This approach was notably different from the previous one, where Elastic Beanstalk, an existing AWS service, was used. Instead, I opted for a method that offers more configurability and flexibility. I created Terraform modules that could be reused for other product infrastructures in the future. Additionally, I implemented a CI/CD pipeline to automate the provisioning of infrastructure to the cloud.
After implementing the deploy pipeline, the system was ready for migration to production. This project highlighted the importance of understanding infrastructure challenges. It reinforced the idea that infrastructure serves as a foundational tool for other teams and that the reliability of this system has a direct impact on their work.
Let’s make automation scalable
Andreea Nica, EPFL
Configuring our autotrader components in production is always challenging, due to many upstream dependencies and performance requirements. Moreover, more often than not, manual work is needed, making the whole process time-consuming and error-prone. In our trading operations team, we have build an automation tool to generate all the configuration files required for a specific autotrader in a reliable way.
In my project, I was tasked with devising a design solution for automated configuration generation that can be extended to many other autotraders.
The design stage was fundamental and was consolidated by a lot of research, understanding the differences between components, the limitations of current configurations structure, and how my tool can compensate for the lack of standardisation between different components. It was enlightening to talk to different developers and understand the reasoning behind their decisions and how these align with Optiver’s goals.
As part of my project, I also had to contribute to an already existing library, used by many other tools. The impact of my changes wasn’t only limited to my project, but could potentially touch other tools and components. Being able to see how meaningful my work was to the company truly was an amazing experience, as I felt confident taking ownership and leading the direction where I thought the project should be heading.
Implementing the tool itself proved to be a continuous improvement process, where feedback was integrated to enhance the quality of the results. With the support from my mentor and other team members, I was able to quickly execute and deliver multiple prototypes that guided further development.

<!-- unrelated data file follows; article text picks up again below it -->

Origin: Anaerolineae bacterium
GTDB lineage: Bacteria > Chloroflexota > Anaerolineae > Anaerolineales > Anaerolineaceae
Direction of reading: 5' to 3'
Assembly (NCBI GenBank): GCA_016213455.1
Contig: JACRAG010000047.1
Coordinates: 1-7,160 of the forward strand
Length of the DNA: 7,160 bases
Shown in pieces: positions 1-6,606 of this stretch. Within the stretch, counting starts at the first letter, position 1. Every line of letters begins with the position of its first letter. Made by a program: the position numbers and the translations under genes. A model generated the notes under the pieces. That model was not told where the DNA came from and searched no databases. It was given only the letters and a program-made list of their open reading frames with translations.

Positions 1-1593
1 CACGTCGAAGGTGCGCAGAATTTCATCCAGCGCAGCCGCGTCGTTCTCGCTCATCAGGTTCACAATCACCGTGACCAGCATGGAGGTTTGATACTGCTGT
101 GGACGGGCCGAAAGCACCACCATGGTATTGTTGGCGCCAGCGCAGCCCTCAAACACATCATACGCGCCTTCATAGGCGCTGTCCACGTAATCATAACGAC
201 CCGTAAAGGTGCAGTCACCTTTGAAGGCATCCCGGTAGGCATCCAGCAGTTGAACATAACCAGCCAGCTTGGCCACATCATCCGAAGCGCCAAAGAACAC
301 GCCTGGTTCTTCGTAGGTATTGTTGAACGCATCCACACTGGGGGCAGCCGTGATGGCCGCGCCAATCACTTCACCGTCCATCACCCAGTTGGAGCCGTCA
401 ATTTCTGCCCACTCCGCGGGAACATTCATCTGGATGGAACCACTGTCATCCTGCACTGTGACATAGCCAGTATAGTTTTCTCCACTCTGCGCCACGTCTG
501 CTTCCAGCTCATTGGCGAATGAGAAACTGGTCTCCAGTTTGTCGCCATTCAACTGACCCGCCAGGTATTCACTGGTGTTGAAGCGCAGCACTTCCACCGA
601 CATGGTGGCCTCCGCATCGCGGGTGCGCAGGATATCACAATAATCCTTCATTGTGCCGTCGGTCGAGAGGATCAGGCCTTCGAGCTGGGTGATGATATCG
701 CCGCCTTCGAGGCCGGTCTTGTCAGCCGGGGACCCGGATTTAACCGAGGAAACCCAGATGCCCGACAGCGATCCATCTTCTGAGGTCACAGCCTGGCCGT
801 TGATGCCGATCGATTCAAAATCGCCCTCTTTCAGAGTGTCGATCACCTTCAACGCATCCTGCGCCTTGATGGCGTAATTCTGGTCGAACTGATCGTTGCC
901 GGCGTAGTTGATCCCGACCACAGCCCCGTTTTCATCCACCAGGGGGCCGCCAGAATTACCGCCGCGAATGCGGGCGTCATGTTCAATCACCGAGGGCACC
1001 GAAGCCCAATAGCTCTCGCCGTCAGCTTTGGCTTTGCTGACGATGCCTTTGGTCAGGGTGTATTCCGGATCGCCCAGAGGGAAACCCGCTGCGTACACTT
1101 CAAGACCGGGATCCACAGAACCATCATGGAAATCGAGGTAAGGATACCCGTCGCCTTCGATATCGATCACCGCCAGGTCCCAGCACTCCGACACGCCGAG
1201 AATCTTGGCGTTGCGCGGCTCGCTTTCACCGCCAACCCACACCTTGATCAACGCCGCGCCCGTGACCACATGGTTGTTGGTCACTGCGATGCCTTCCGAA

The end product is a command line tool that configures autotraders automatically, generating all the necessary files in the production configuration repo. Its standout feature is its adaptability: the tool isn’t just limited to one specific type of autotrader but can be extended to many others. It achieves this by decoupling the format structure of a component from the process of collecting the requisite information for the configuration files.
The technical challenges made the project truly interesting: having to learn a completely new language generator, using my creativity and critical thinking to determine the best design for the tool, deep diving into existing code to make a meaningful contribution, while also learning about Optiver’s infrastructure. One key takeaway is decisions should be made with the trading problem in mind, establishing the main priorities and objectives. And, in the end, with the right mix of these ingredients, even making automation scalable is possible.
Rewriting the IEX IML: A deep dive into low-latency trading systems
Alexandre Hayderi, University of Stanford
During my summer internship at Optiver, I worked on a really interesting project at the intersection of tech and trading: rewriting the Information Market Link (IML) for the Investors Exchange (IEX). At its core, an IML is a component that connects to the exchange and processes all incoming exchange-generated messages. Each exchange has its own unique message types and formats. IML translates this exchange-specific language into a unified language for our autotraders to consume. Due to the speed at which this process has to happen, the programming for this project was done in low-latency C++.
Historically, IMLs for various exchanges were developed independently, each bearing its own distinct architecture. However, this approach has many drawbacks and the team I was a part of developed a new, standardised structure for IMLs for better internal code sharing and reduced onboarding time for new IMLs. Beyond this, there are also some intrinsic latency advantages to the new structure.
In the final week of my internship, I deployed my IML to production! This means that it was directly connecting to the exchange feed and forwarding messages to Optiver’s autotraders. Not only that, but my new version managed to reduce latency by 25% to 50%, as demonstrated in the graph below, with the new IML depicted in red and previous versions in contrasting colours.
Overall, I found this project very interesting. It was my first time working on a component where low latency is a priority. It also allowed me to gain insight into Optiver’s trading infrastructure and to learn directly from traders about how they interact with tech systems like the one I was working on.